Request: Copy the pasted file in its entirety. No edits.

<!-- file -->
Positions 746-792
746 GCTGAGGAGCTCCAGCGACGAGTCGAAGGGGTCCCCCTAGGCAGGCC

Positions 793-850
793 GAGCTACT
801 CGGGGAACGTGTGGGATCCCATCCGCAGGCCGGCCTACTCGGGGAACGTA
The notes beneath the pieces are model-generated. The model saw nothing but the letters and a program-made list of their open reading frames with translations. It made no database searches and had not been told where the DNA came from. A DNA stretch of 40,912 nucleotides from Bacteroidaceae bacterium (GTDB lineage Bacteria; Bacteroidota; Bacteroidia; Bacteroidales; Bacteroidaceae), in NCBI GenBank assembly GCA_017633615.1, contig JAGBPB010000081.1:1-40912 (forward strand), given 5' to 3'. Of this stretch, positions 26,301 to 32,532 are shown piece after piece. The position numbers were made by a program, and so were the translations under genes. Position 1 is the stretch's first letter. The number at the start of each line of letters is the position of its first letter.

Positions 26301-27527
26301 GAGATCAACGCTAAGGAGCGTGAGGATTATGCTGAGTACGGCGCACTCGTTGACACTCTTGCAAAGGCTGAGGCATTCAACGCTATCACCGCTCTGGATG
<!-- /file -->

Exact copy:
Positions 746-792
746 GCTGAGGAGCTCCAGCGACGAGTCGAAGGGGTCCCCCTAGGCAGGCC

Positions 793-850
793 GAGCTACT
801 CGGGGAACGTGTGGGATCCCATCCGCAGGCCGGCCTACTCGGGGAACGTA
The notes beneath the pieces are model-generated. The model saw nothing but the letters and a program-made list of their open reading frames with translations. It made no database searches and had not been told where the DNA came from. A DNA stretch of 40,912 nucleotides from Bacteroidaceae bacterium (GTDB lineage Bacteria; Bacteroidota; Bacteroidia; Bacteroidales; Bacteroidaceae), in NCBI GenBank assembly GCA_017633615.1, contig JAGBPB010000081.1:1-40912 (forward strand), given 5' to 3'. Of this stretch, positions 26,301 to 32,532 are shown piece after piece. The position numbers were made by a program, and so were the translations under genes. Position 1 is the stretch's first letter. The number at the start of each line of letters is the position of its first letter.

Positions 26301-27527
26301 GAGATCAACGCTAAGGAGCGTGAGGATTATGCTGAGTACGGCGCACTCGTTGACACTCTTGCAAAGGCTGAGGCATTCAACGCTATCACCGCTCTGGATG